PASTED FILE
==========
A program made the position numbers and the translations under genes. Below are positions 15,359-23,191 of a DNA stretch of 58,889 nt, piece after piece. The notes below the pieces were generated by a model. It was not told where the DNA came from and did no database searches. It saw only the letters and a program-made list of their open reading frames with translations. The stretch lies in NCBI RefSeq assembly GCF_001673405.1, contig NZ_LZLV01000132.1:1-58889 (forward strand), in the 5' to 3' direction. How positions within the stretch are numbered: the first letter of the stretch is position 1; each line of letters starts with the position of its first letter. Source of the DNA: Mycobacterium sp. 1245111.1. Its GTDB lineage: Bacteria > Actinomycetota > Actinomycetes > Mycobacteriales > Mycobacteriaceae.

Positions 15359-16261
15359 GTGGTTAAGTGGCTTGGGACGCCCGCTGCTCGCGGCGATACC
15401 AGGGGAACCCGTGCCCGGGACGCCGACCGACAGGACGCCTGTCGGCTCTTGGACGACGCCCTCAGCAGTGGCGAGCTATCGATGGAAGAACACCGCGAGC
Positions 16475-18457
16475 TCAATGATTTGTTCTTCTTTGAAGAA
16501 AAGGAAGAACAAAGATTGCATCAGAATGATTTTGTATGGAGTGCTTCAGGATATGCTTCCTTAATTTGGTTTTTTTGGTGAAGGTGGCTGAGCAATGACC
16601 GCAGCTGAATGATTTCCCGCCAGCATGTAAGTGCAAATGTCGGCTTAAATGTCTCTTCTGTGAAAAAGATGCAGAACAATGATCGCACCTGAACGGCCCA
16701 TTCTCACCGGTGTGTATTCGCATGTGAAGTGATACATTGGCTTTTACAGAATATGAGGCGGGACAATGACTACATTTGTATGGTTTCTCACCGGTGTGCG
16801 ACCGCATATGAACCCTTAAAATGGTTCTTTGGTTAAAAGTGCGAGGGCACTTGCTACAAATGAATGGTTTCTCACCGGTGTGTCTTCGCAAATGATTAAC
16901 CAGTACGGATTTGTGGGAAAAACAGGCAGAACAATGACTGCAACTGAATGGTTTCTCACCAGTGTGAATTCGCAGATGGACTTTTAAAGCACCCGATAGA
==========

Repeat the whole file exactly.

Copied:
A program made the position numbers and the translations under genes. Below are positions 15,359-23,191 of a DNA stretch of 58,889 nt, piece after piece. The notes below the pieces were generated by a model. It was not told where the DNA came from and did no database searches. It saw only the letters and a program-made list of their open reading frames with translations. The stretch lies in NCBI RefSeq assembly GCF_001673405.1, contig NZ_LZLV01000132.1:1-58889 (forward strand), in the 5' to 3' direction. How positions within the stretch are numbered: the first letter of the stretch is position 1; each line of letters starts with the position of its first letter. Source of the DNA: Mycobacterium sp. 1245111.1. Its GTDB lineage: Bacteria > Actinomycetota > Actinomycetes > Mycobacteriales > Mycobacteriaceae.

Positions 15359-16261
15359 GTGGTTAAGTGGCTTGGGACGCCCGCTGCTCGCGGCGATACC
15401 AGGGGAACCCGTGCCCGGGACGCCGACCGACAGGACGCCTGTCGGCTCTTGGACGACGCCCTCAGCAGTGGCGAGCTATCGATGGAAGAACACCGCGAGC
Positions 16475-18457
16475 TCAATGATTTGTTCTTCTTTGAAGAA
16501 AAGGAAGAACAAAGATTGCATCAGAATGATTTTGTATGGAGTGCTTCAGGATATGCTTCCTTAATTTGGTTTTTTTGGTGAAGGTGGCTGAGCAATGACC
16601 GCAGCTGAATGATTTCCCGCCAGCATGTAAGTGCAAATGTCGGCTTAAATGTCTCTTCTGTGAAAAAGATGCAGAACAATGATCGCACCTGAACGGCCCA
16701 TTCTCACCGGTGTGTATTCGCATGTGAAGTGATACATTGGCTTTTACAGAATATGAGGCGGGACAATGACTACATTTGTATGGTTTCTCACCGGTGTGCG
16801 ACCGCATATGAACCCTTAAAATGGTTCTTTGGTTAAAAGTGCGAGGGCACTTGCTACAAATGAATGGTTTCTCACCGGTGTGTCTTCGCAAATGATTAAC
16901 CAGTACGGATTTGTGGGAAAAACAGGCAGAACAATGACTGCAACTGAATGGTTTCTCACCAGTGTGAATTCGCAGATGGACTTTTAAAGCACCCGATAGA